Dive into ‘Start Small (Growth Mix)’, the new extended mix of the previously released single from Ninajirachi
Ninajirachi has been successfully building her brand of electronic music since 2016 and what’s further impressive is she’s all in-house on the writing, production and mixing.
May 2022 saw the first release in over a year from Ninajirachi. She dropped Start Small, a self-affirming banger reminding us to start small, watch out and don’t get too far ahead.
Just this week, June 29th (to be exact), Ninajirachi dropped the extended mix of the single called Start Small (Growth Mix), and she’s opened up the Ableton Live set to show you all the secrets, tricks, processing and a few choice plugins she loves.
Read on as she talks through the parts of Start Small (Growth Mix).
“The drums were the first part of this song that came together. I started by making a loop from some audio samples and they became the drums that you can hear in the drop.
I layered a few different kick and stomp sounds together to create the perfect tone and character – same with the hats. After the first hat sound comes in, they don’t rest until the end, which keeps the rhythm moving even throughout the more ambient moments.
The three different hat sounds moving forward and backward in the mix means that the sound doesn’t become incessant, it just becomes as present, airy, sharp, soft, noisy, etc. as it needs to be in each moment.
Fleshing out the drums from that point was very easy, because all I had to do was subtract elements from the loop that I had made so that the rhythm was more sparse in the less energetic sections of the song. The different drum sounds gradually stagger in, pull pack for the build up, drop in altogether for the big bass moments, repeat, then stagger back outwards for the outro.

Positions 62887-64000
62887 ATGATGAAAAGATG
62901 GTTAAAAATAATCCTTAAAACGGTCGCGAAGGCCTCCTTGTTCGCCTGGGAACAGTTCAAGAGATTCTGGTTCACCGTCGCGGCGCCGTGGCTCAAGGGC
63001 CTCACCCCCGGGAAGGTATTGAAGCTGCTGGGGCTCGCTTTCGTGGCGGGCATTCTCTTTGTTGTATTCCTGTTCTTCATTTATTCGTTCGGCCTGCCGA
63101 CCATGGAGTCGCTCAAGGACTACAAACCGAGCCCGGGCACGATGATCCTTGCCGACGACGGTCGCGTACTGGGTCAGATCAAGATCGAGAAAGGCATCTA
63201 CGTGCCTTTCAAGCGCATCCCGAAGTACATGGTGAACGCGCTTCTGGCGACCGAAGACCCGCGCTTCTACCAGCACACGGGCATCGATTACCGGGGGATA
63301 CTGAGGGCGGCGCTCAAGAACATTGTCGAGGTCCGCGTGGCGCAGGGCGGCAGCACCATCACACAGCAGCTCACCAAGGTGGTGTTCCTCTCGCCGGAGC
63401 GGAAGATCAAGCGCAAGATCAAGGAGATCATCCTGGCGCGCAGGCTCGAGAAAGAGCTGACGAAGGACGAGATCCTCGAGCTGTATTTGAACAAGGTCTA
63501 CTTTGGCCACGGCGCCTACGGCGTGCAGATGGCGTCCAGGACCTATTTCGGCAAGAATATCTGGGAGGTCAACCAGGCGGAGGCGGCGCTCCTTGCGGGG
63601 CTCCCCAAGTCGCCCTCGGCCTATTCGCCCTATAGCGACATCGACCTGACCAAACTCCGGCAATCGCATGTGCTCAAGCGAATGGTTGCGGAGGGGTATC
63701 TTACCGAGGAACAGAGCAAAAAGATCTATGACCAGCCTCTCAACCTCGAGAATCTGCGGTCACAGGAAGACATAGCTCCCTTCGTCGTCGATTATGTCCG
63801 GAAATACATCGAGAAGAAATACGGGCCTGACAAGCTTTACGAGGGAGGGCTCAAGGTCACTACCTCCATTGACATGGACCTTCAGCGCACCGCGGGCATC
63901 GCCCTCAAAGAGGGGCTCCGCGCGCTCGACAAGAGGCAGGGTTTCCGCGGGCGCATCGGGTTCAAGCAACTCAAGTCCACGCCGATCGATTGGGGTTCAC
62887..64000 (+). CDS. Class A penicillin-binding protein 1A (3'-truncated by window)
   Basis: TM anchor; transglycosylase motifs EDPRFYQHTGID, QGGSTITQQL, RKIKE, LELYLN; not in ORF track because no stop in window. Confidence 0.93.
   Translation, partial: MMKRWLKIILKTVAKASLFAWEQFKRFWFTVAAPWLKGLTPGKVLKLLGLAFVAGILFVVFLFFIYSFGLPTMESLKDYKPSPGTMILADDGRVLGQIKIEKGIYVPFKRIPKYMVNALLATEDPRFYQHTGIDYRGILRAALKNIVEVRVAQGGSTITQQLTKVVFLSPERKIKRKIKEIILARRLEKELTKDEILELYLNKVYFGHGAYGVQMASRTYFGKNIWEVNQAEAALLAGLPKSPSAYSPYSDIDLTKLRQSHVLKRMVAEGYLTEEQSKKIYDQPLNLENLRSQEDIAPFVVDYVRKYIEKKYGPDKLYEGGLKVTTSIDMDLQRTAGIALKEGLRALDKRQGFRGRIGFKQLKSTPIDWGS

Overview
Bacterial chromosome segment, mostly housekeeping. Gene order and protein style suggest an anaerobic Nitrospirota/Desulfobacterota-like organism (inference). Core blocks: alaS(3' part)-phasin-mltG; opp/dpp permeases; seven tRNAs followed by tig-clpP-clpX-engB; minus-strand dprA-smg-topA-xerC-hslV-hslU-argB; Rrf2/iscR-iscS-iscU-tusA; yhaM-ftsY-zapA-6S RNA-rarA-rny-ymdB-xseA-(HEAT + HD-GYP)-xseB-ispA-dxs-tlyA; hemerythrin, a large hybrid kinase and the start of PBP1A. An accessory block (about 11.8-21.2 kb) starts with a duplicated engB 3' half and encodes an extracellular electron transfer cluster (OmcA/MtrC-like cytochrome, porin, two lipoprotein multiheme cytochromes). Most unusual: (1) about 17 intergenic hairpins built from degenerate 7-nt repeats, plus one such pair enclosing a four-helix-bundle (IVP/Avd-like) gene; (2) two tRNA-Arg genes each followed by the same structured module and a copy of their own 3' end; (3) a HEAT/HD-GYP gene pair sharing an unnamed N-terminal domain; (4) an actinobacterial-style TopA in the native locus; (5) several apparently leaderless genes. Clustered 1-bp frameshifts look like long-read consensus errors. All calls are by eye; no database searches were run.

The kicks have been group processed with a bunch of saturation and compression, and the snares are running through an Auto Pan with fast settings to make them feel nice and wide. I like to mix as I go, so it goes without saying that virtually every track in this project has been EQ’d and compressed to some degree. You’ll see those devices in the screenshots but I won’t talk about them because I don’t wanna be boring haha.”
Percussion & FX
“My favourite part of this song is its percussion – there were so many happy accidents along the way that made for really interesting percussive moments. I used a lot of found sounds and foley like keyboard and mouse clicks, mouth sounds, etc.
The break sample that appears for a little while in the build up is being run through an Auto Pan and a jittery Shaper mapped to the frequency filter of an Overdrive, which makes it feel more alive. A lot of the percussion is grouped and being processed altogether with Portal, which I automated to be more or less intense depending on what I needed for different parts of the song.
Most of the percussion is also running through various amounts of slapback delay and OTT. One of my favourite plugins is Soothe2, which I’ve used virtually everywhere but particularly on the percussion to soften some of the crude foley recording artefacts.